The establishment of the Jewish Councils, from German called Judenräte, was begun by the occupier already in November 1939. They were administrative bodies supposed to manage Jewish communities in the cities and towns of the General Government. The head of the Council in Warsaw was a member of the board of the pre-war Jewish Community, engineer Adam Czerniaków. One year later, the borders of the Warsaw Ghetto were closed. By the majority of the Jews, Judenrat was considered to be a government of the quarter surrounded by walls. However, this self-governemnt was just an illusion because the councillors were forced to execute German orders, on which they had only little influence.They could only try to persuade the Germans to mitigate issued orders, delay their implementation, or if possible, simulate their execution.
Despite quite common, as one might think, awareness of these limitations, the attitude of the public opinion towards the activities of the Jewish Council was critical. Their members were accused of being too submissive to the Germans. Officials of both low and high ranking positions were considered to be corrupted and arrogant. Also, the fact that the majority of the officials were assimilated and did not speak Yiddish created distance between them and “the street ghetto”. The activity of Judenrat was often a subject of mockery: around the ghetto one could hear black humour jokes and satirical comments on that subject. Their breeding ground was, among others, literary cafe “Sztuka”, where Władysław Szpilman gave concerts and Wiera Gran used to sing. It was there that performances by “Żywy dziennik”, a satirical chronicle of the ghetto life, whose main founder was poet Władysław Szlengel, took place.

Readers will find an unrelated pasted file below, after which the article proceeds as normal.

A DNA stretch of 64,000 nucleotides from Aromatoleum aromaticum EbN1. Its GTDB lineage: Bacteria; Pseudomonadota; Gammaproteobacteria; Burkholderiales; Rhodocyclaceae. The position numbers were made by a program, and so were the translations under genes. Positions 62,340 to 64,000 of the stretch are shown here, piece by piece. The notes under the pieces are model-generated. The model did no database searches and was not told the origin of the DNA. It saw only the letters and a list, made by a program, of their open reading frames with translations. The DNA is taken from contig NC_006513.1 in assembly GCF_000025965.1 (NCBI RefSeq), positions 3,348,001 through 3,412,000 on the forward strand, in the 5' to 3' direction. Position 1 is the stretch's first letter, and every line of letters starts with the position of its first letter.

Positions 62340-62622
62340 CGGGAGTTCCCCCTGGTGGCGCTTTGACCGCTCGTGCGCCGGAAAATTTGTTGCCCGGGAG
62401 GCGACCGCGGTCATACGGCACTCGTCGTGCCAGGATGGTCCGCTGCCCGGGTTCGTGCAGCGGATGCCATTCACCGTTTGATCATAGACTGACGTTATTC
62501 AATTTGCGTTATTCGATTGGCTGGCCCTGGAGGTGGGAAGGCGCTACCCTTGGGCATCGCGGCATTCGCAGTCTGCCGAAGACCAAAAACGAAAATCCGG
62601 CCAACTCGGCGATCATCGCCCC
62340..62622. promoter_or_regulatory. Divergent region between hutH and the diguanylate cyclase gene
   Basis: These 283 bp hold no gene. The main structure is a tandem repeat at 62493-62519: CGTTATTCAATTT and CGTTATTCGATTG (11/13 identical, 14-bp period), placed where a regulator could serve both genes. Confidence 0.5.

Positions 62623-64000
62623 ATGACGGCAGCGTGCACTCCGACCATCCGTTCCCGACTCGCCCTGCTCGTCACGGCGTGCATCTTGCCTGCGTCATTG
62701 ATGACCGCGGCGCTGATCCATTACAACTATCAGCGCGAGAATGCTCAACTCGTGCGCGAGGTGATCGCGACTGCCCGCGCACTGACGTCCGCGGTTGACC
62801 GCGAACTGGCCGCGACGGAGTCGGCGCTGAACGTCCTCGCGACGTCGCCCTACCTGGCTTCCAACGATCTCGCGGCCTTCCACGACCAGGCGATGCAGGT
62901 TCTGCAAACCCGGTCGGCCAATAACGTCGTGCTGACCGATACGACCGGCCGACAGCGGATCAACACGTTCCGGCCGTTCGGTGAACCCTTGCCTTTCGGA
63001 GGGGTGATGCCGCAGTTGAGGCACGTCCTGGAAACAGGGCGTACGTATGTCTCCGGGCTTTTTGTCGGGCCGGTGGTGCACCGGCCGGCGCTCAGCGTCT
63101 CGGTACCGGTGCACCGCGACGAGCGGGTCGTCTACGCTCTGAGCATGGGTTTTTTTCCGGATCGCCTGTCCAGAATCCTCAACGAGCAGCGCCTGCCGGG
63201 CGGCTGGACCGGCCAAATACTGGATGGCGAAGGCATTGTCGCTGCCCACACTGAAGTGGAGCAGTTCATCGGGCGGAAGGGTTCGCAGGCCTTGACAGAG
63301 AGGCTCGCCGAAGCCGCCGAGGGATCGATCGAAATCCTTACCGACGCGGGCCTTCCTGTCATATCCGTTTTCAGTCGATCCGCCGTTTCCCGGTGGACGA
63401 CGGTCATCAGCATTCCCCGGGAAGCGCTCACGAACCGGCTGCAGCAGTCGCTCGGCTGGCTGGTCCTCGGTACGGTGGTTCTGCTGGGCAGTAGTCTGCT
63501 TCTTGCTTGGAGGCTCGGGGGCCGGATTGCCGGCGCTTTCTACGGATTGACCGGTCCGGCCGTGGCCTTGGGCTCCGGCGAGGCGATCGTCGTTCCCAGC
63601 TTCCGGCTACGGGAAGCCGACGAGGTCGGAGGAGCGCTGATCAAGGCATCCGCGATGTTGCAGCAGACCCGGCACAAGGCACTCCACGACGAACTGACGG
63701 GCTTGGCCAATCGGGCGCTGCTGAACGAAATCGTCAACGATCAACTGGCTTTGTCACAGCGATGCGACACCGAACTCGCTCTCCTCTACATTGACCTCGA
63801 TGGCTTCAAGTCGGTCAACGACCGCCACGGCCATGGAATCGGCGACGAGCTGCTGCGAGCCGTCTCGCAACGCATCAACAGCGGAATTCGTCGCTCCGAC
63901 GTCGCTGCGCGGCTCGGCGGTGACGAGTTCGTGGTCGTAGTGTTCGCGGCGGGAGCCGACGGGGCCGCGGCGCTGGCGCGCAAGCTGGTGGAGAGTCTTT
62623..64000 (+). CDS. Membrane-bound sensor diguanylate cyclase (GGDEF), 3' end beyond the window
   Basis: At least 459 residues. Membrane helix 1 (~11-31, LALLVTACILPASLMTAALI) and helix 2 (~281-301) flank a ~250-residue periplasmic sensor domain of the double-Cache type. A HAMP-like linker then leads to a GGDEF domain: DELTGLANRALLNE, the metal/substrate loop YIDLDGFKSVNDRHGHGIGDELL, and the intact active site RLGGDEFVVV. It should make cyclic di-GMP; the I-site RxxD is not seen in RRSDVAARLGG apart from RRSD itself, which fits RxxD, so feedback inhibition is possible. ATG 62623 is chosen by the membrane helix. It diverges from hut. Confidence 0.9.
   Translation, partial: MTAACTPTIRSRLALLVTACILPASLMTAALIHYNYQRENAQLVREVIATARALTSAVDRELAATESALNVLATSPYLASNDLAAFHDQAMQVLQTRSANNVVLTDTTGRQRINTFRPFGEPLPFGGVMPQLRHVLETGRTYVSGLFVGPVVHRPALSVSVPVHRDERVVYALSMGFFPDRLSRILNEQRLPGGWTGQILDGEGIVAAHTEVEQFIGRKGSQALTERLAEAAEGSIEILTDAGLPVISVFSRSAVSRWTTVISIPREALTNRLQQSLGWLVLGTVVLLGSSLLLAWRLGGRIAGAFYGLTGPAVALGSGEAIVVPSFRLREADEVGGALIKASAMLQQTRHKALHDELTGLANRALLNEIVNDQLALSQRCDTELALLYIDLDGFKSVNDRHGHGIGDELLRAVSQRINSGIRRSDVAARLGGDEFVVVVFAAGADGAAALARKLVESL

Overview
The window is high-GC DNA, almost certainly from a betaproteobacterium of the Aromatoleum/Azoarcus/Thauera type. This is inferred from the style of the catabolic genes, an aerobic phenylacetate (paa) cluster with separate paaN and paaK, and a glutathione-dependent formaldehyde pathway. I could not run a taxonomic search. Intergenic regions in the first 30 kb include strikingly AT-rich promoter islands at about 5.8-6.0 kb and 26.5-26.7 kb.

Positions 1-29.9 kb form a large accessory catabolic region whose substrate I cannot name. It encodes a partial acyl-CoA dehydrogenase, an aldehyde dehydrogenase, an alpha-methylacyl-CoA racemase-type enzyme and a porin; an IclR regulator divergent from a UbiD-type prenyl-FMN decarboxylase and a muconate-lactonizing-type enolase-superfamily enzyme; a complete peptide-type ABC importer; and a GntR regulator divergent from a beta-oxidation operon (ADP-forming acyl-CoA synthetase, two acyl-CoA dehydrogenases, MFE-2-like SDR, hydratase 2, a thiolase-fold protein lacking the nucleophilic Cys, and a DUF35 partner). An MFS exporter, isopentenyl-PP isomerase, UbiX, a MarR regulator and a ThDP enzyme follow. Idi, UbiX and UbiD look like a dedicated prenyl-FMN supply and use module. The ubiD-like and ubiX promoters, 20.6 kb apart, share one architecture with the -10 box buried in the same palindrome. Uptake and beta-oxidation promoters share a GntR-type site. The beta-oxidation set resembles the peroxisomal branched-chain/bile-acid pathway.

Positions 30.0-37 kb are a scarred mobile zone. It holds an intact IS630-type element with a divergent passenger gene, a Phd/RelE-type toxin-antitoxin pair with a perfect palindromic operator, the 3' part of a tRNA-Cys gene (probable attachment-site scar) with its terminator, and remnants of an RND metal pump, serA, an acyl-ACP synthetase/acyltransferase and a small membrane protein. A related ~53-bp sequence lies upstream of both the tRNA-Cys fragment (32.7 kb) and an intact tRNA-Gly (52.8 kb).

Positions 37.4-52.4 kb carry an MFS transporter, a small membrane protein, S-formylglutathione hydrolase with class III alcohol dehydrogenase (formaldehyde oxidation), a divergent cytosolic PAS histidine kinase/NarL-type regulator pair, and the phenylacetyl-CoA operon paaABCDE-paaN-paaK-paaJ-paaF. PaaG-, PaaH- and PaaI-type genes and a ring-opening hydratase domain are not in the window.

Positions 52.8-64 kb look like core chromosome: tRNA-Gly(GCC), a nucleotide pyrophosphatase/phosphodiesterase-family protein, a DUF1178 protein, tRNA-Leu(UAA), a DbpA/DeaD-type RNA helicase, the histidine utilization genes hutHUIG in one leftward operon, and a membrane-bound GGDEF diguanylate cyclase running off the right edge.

Extremely interesting, recently edited by our art conservators album entitled “Satyryczne rysunki na temat działalności Rady Żydowskiej” (Satirical drawings on the subject of the activities of the Jewish Council) can be placed within the same critical style. The files, which are part of Ringelblum’s Archives, came to the workshop in a disastrous state. Poor storage conditions during the war (the Archives were buried in metal boxes) caused irreversible damage. Conservation treatments focus on improving the condition of the paper substrate, securing it from further destruction processes and improving the visual reception of each card.